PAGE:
On Con­sum­ing the Right Amount of Tech­nol­ogy, and Beer

Two things that can add to a ride, or take away from it

Canadian Cycling Magazine - - EDITOR’S LETTER - Matthew Pioro Ed­i­tor

Iwas shocked. Just shocked when I had read what An­drew Ran­dell and Steve Neal had writ­ten. Were they con­tra­dict­ing them­selves? In Ran­dell and Neal’s ar­ti­cle in this is­sue (‘How to Stay Fresh All Sum­mer,’ p.37), they write, “Put aside your head unit and just en­joy rid­ing. Don’t worry about heart rate, power num­bers or Strava. These can of­ten be detri­men­tal to your en­joy­ment of a beau­ti­ful sum­mer’s day.” It’s great ad­vice, sure. But these guys, just two is­sues ago, had writ­ten about the im­por­tance of col­lect­ing data, as much data as pos­si­ble, to help you im­prove your fit­ness. So, were they chang­ing their minds about get­ting b.p.m., r.p.m. and watts? No, of course not. I’m sure both Ran­dell and Neal would say grab those num­bers if you can. But if those num­bers are hin­der­ing your en­joy­ment, well then leave out the data col­lec­tion for a bit. More im­por­tant than get­ting ride data is just rid­ing. That might seem a bit ob­vi­ous, but some­times a ride can seem…clut­tered.

I def­i­nitely take “tech breaks,” which may sound a bit blas­phe­mous com­ing from some­one who tests so much gear. I’d say, how­ever, that those breaks are no dif­fer­ent than the time you might take away from your bike, to rest and recharge, so you can then get back on with re­newed en­thu­si­asm. A lot of the tech I spent time with for this is­sue has fea­tures that can make it less ob­tru­sive. For ex­am­ple, be­fore your ride, you can set the Shi­mano sport cam­era (p.82) so that it starts record­ing only when your power me­ter reads a cer­tain amount of wattage. The cam­era will film when you drop watt bombs be­cause it will trig­ger when you launch. You can fo­cus on rid­ing. Af­ter­wards, you can fuss with the video. Even fea­tures that are much more hum­ble can make for a less clut­tered ride when you use them well. With the Garmin Edge 820, the ju­di­cious use of its bat­tery save mode can keep its screen off for most of your ride. You’ll record all the data you want and get nav­i­ga­tion in­struc­tions when you need them. Oth­er­wise, you can keep your eyes on the sur­round­ing coun­try­side. You can strike the right bal­ance.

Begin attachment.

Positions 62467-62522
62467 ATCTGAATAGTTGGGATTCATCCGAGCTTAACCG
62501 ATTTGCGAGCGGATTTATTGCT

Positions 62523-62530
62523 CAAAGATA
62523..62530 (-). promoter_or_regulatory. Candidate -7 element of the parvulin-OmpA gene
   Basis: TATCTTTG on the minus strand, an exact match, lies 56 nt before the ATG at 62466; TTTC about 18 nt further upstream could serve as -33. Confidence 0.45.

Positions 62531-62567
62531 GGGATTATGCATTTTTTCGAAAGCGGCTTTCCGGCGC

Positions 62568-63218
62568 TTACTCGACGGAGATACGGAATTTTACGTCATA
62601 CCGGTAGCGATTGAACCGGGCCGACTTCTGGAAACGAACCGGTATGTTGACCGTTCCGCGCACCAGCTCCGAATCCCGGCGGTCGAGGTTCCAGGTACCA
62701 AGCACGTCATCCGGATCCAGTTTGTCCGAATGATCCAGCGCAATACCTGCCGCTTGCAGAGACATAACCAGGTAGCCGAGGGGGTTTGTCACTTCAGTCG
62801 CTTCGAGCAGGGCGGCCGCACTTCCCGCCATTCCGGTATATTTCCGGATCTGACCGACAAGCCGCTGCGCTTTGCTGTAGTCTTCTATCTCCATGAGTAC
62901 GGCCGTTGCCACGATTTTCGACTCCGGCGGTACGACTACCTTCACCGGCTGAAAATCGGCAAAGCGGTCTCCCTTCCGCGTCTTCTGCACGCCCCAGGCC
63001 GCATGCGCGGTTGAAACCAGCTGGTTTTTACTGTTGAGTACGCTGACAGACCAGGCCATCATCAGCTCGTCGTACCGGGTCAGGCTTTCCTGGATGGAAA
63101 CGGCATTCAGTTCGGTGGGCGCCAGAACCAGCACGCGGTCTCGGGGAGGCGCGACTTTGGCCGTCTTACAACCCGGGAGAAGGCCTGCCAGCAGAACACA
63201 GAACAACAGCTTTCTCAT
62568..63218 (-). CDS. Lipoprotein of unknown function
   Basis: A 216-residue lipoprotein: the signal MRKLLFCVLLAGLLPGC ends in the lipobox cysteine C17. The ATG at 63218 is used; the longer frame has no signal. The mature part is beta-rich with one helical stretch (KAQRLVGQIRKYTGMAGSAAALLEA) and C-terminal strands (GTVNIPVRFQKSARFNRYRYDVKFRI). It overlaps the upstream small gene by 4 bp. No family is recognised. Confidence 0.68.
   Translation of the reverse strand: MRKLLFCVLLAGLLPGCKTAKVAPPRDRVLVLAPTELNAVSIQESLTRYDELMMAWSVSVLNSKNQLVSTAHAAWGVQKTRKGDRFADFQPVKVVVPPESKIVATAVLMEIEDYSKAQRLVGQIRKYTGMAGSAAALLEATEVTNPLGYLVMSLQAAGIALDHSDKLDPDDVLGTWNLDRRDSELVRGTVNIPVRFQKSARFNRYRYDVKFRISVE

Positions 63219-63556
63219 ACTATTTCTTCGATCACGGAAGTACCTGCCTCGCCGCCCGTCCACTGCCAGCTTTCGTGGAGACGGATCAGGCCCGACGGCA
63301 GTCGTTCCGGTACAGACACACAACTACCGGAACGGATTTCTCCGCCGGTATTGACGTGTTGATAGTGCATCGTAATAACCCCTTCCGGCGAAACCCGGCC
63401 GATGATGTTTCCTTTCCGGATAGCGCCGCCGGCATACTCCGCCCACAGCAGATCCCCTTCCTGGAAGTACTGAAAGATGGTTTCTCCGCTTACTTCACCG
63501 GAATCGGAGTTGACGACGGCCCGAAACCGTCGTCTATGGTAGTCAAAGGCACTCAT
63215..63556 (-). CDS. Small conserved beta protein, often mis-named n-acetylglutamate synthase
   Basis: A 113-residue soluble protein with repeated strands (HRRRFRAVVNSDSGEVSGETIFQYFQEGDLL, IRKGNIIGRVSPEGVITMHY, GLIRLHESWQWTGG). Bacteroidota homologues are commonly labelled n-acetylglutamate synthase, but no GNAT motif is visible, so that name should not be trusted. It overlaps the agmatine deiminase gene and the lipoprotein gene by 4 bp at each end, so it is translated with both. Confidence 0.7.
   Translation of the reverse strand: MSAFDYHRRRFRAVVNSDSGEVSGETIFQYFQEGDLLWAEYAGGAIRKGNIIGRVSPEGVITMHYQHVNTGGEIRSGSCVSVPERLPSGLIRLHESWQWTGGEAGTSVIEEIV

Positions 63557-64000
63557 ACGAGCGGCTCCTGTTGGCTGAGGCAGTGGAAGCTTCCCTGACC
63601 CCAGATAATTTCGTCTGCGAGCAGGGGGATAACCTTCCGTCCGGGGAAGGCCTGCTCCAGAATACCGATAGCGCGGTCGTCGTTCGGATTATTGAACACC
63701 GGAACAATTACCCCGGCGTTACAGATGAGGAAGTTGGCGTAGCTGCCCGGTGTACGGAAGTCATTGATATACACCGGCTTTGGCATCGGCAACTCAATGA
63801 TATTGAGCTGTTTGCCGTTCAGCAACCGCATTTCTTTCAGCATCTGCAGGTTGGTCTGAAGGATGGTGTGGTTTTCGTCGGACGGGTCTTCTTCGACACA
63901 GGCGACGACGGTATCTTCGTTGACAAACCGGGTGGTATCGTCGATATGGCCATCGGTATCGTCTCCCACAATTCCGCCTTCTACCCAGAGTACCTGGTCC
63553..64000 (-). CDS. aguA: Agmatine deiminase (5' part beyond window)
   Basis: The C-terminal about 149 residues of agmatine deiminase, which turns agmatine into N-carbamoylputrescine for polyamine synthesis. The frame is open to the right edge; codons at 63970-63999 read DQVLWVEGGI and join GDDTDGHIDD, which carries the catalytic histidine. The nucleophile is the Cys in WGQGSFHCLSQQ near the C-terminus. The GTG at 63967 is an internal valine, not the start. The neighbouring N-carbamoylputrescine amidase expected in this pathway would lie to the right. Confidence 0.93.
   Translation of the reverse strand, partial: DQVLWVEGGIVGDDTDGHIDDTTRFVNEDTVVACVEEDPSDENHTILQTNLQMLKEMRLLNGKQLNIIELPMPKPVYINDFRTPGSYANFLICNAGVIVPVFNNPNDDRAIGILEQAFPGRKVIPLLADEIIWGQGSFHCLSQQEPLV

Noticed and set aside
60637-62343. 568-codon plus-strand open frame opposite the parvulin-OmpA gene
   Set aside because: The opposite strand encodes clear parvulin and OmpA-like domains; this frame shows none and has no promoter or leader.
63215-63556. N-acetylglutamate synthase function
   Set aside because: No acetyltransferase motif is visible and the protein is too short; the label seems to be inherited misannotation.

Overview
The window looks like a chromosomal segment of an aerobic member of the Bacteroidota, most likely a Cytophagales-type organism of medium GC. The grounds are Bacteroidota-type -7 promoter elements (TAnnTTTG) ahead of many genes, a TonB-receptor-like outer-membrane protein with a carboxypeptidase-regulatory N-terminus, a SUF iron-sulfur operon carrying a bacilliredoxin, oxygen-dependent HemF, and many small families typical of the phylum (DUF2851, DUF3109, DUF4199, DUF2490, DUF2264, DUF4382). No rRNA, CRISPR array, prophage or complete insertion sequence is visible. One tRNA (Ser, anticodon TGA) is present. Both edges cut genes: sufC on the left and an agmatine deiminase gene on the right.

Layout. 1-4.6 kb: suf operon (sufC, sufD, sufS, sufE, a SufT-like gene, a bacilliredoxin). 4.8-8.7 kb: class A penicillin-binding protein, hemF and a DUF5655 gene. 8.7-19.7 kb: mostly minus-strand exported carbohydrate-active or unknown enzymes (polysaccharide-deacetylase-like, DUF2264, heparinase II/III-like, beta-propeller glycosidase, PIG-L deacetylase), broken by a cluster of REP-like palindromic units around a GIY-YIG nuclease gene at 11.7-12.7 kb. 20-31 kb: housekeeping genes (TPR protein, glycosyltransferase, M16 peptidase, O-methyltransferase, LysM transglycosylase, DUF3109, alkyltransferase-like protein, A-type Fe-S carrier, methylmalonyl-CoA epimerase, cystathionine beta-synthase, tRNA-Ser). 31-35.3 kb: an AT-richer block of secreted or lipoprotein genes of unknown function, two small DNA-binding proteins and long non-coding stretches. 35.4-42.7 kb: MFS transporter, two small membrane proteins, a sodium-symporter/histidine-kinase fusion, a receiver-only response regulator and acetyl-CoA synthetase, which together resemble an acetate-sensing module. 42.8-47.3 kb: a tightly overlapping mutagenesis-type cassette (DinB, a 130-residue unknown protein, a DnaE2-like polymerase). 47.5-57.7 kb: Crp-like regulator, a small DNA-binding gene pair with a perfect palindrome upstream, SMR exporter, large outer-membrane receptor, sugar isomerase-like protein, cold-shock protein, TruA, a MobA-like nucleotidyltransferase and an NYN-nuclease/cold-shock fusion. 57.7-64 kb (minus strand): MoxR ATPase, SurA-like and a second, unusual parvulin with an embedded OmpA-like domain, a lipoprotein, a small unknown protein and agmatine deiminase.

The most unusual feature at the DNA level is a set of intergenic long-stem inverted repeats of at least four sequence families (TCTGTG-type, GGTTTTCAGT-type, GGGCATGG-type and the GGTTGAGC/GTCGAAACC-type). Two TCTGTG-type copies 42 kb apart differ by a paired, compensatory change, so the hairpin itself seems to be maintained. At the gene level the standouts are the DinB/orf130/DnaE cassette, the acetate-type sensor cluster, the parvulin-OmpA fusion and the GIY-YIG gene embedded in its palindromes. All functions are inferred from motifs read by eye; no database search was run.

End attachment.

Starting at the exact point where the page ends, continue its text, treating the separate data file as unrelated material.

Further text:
In this is­sue’s look at beer and bikes (p.40), there’s an­other bal­anc­ing act that comes up. Writer Cheryl Madliger speaks with Nanci Guest, a di­eti­cian who stud­ies the con­nec­tions be­tween nu­tri­tion and genes. I wasn’t sur­prised when Guest said that if you don’t drink al­co­hol, don’t start. If you are se­ri­ous about per­for­mance, then the best thing to do is to avoid beer, wine and cock­tails. But, even Guest ad­mits, there’s more to the post-ride beer than calo­ries, carbs and al­co­hol. There’s the so­cial as­pect of grab­bing a drink, which is ben­e­fi­cial. Beer, like tech, is best con­sumed in ap­pro­pri­ate amounts at the ap­pro­pri­ate times.

I’ll drink – oc­ca­sion­ally – to that.


The most dec­o­rated DH rider in his­tory, Greg Min­naar, en­joys a cold one af­ter fi­nals in Mont-sainte-anne

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